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Mary's Modern Homemaking
Black Diamond Farmers Market
The day was warm and beautiful, with bright blue skies. The Black Diamond Farmers Market could not have picked a more gorgeous day to open for its first season. You can enjoy shopping every Friday, from 11 a.m. until around 3 p.m.
One familiar vendor was Smith Brothers Farms. This family-run dairy has been in the Kent, Washington, area for generations, although they recently moved their cows to the eastern part of the state. But you won't find their dairy products in local stores; they do home deliveries only. Their dairy cows are free from rBST, which is a growth hormone also known as rBGH. I prefer not to have this in my milk. Just search for this subject online, and you can make your own decision.
I also saw Schwan's, which is based in Minnesota but offers local home delivery. I love their ice cream, but they have frozen organic veggies and fruits as well. Their selections of meat are so yummy and conveniently packaged in single-serving sizes.
My favorite find of the day was Hayton Farms Berries. Who could resist those bright red, juicy-looking strawberries? I bought some to take home and make some jam. More on that later.
This fifth-generation family-run farm was established in 1876 on Fir Island near Western Washington's Skagit Valley. The produce is all grown organically.
The young lady running their booth shared these interesting facts about berries.
Berries have more than one seasonal growing time: spring/summer and even as late as fall.
There are many different varieties: four kinds strawberries; five kinds of blueberries; five kinds of raspberries.
In fall, look for Anne, Autumn Bliss, Caroline, and Nantahala raspberries and the Chester blackberry.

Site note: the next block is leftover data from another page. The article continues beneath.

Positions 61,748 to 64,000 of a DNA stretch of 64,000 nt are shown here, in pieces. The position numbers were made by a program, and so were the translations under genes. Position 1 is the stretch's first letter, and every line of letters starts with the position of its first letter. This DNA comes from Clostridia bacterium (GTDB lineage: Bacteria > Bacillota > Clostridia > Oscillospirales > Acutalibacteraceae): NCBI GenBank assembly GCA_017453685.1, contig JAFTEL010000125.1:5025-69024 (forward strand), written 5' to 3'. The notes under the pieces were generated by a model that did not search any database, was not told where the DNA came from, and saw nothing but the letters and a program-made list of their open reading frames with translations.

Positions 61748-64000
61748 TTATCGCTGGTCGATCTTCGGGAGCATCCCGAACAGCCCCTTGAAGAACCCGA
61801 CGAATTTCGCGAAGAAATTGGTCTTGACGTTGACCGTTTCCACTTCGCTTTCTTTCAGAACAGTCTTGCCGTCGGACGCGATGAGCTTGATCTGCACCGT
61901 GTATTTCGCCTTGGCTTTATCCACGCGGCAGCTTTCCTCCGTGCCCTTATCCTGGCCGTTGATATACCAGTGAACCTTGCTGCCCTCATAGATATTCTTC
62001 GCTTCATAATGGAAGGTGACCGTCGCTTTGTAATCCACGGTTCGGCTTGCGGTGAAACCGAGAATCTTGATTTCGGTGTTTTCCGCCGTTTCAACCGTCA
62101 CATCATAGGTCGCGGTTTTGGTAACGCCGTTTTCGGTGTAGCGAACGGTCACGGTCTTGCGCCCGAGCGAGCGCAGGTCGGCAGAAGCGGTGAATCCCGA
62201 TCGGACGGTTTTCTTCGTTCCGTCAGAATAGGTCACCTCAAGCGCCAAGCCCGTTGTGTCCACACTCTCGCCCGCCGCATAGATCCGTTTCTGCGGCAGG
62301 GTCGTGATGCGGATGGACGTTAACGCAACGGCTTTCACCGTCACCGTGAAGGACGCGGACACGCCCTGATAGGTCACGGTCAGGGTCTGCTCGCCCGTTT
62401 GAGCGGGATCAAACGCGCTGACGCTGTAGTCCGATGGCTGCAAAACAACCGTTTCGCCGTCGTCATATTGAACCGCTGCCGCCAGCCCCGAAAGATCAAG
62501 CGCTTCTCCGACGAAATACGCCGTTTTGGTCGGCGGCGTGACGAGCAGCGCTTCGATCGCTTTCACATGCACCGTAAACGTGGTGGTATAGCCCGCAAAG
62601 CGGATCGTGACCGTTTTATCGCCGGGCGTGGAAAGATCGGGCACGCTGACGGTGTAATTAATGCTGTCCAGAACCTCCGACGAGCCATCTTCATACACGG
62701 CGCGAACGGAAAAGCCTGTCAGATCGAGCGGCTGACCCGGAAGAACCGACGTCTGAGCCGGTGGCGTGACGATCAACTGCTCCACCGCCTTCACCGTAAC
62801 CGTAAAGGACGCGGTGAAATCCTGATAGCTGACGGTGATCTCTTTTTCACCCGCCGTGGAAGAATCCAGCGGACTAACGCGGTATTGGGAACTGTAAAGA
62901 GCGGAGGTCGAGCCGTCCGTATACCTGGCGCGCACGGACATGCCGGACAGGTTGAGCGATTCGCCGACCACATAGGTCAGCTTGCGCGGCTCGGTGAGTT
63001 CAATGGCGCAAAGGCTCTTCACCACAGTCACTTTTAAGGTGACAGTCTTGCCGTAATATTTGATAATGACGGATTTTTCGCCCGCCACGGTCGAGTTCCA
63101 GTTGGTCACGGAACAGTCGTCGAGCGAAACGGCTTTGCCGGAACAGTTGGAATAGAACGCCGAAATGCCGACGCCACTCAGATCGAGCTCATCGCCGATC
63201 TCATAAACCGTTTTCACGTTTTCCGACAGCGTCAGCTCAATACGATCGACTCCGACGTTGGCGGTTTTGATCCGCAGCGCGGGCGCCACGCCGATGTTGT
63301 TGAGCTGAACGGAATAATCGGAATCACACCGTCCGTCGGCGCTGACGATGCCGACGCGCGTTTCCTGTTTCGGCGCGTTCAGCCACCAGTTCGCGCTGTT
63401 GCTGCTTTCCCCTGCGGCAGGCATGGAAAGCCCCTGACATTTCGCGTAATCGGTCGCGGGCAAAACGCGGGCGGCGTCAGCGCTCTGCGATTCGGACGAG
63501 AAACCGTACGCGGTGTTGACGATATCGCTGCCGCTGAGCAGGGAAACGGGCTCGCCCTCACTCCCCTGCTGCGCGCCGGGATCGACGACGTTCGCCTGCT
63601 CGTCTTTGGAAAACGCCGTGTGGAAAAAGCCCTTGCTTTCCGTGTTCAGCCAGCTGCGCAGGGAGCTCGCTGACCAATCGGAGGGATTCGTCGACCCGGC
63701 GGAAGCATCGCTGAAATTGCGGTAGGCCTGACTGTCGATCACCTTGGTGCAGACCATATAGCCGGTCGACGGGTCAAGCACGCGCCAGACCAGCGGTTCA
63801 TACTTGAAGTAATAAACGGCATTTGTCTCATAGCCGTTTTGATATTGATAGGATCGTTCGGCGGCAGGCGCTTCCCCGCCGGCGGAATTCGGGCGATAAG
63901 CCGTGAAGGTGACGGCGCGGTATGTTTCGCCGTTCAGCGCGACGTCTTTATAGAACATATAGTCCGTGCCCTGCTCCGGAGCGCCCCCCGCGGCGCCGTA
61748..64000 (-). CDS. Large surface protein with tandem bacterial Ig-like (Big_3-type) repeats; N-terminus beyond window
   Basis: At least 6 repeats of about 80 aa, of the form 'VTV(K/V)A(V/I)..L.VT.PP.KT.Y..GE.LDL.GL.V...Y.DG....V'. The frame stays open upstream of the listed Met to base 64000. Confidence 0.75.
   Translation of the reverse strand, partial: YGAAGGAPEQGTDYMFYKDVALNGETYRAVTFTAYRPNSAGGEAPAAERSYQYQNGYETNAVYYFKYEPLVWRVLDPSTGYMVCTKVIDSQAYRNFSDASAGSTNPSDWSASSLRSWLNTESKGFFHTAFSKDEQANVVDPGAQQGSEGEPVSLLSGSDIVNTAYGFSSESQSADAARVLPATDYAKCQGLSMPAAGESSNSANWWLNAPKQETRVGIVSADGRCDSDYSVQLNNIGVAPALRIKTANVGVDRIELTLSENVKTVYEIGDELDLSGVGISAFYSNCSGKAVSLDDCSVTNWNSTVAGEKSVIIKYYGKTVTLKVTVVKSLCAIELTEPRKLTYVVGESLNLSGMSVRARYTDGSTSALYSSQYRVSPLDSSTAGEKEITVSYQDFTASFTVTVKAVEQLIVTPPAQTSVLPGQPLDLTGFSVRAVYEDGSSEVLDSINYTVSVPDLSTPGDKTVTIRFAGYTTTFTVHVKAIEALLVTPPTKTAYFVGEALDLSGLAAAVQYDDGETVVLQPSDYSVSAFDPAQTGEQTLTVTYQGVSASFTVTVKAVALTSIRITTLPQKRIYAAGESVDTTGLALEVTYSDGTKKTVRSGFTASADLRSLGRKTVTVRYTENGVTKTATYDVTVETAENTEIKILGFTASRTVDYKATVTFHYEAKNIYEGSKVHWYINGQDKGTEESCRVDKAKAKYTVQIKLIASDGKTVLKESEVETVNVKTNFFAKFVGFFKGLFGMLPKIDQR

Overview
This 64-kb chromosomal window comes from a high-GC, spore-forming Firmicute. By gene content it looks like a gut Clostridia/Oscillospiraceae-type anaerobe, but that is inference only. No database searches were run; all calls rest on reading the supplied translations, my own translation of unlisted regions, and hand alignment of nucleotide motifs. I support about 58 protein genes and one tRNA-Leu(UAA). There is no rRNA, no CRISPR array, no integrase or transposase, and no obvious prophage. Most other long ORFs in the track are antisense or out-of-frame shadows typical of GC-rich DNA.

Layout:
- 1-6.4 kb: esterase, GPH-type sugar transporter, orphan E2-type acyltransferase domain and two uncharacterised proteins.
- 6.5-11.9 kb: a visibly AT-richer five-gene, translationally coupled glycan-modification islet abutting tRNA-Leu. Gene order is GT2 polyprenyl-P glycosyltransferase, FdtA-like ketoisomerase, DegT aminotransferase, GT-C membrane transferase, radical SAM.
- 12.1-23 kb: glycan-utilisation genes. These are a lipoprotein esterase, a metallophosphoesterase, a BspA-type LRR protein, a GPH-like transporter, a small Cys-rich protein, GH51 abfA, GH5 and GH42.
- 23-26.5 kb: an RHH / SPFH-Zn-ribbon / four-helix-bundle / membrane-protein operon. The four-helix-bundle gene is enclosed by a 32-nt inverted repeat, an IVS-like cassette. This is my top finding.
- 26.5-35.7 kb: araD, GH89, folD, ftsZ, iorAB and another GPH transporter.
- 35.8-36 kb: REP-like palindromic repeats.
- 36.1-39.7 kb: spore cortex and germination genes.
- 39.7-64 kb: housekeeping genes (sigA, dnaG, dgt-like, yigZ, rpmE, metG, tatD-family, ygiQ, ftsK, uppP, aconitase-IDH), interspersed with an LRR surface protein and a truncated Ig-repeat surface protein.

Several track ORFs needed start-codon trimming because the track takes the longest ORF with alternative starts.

Check their website for more information about the berry varieties and when they are available.
I had a good time at this farmers market and look forward to returning. Next time I go, I plan to stay longer. I will enjoy a hot dog. Sit a bit. Listen to the band. Simply relax some.
So be sure to visit the Black Diamond Farmers Market when you're in the area. Both the organizers and the vendors will be delighted to see you. As customers continue to shop and more local foods are added, this market is sure to grow and be a huge hit.
Now about those fresh strawberries I bought . . . I found the following classic recipe on a very old Holly Hobby Calendar.
You'll need equal cups berriessuch as strawberries, blueberries, or blackberriesand sugar. For example:
3 cups fresh strawberries, washed and sliced
Place the strawberries in a large saucepan. Cook over medium heat until berries become soft and juice forms. Add sugar.
Bring to a boil, stirring constantly, until the temperature reaches the soft jell stage (234-240 degrees on a candy thermometer; syrup will form a soft, sticky ball that can be flattened when removed from the water).
Pour into a jar.
Use this very tasty jam to make a great and quick strawberry shortcake: just pour the jam over a biscuit and top with a dab of whipped cream. Or place ice cream on top of a biscuit and top with jam.
Mary Frances lives in Ravensdale, Washington, and loves finding healthy ways to keep her castle clean. She believes that what we clean with can be just as important to our health as what we eat. When she's not cleaning, Mary Frances battles the blackberry vines in her yard. Also enjoy Mary Frances's blog, All American Gal.
Mary's Modern Homemaking copyright 2014.